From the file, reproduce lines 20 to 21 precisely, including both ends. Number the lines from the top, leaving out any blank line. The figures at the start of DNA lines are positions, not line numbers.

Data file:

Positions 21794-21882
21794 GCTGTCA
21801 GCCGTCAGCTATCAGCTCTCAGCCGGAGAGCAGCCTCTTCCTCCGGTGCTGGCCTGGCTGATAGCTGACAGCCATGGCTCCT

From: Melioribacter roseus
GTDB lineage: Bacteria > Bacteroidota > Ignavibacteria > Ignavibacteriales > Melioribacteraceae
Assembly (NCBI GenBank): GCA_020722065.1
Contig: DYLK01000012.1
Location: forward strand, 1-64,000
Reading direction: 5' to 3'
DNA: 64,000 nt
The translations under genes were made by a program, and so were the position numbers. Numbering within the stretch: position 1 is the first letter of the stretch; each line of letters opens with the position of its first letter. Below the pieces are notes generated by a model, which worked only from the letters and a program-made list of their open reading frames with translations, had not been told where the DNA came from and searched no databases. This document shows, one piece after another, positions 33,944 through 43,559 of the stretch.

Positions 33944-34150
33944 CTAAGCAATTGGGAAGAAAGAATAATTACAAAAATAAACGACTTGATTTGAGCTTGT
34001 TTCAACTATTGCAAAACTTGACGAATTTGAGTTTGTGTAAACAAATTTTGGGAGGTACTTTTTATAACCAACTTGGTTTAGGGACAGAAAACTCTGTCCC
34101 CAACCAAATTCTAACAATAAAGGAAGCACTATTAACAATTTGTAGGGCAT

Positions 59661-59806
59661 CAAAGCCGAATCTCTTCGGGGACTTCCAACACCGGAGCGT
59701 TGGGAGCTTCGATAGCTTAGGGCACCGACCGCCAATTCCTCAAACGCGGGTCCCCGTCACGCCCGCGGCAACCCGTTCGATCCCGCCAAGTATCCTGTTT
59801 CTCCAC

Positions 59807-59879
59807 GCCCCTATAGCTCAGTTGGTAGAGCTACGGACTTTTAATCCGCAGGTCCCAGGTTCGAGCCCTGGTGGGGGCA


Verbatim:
Positions 59807-59879
59807 GCCCCTATAGCTCAGTTGGTAGAGCTACGGACTTTTAATCCGCAGGTCCCAGGTTCGAGCCCTGGTGGGGGCA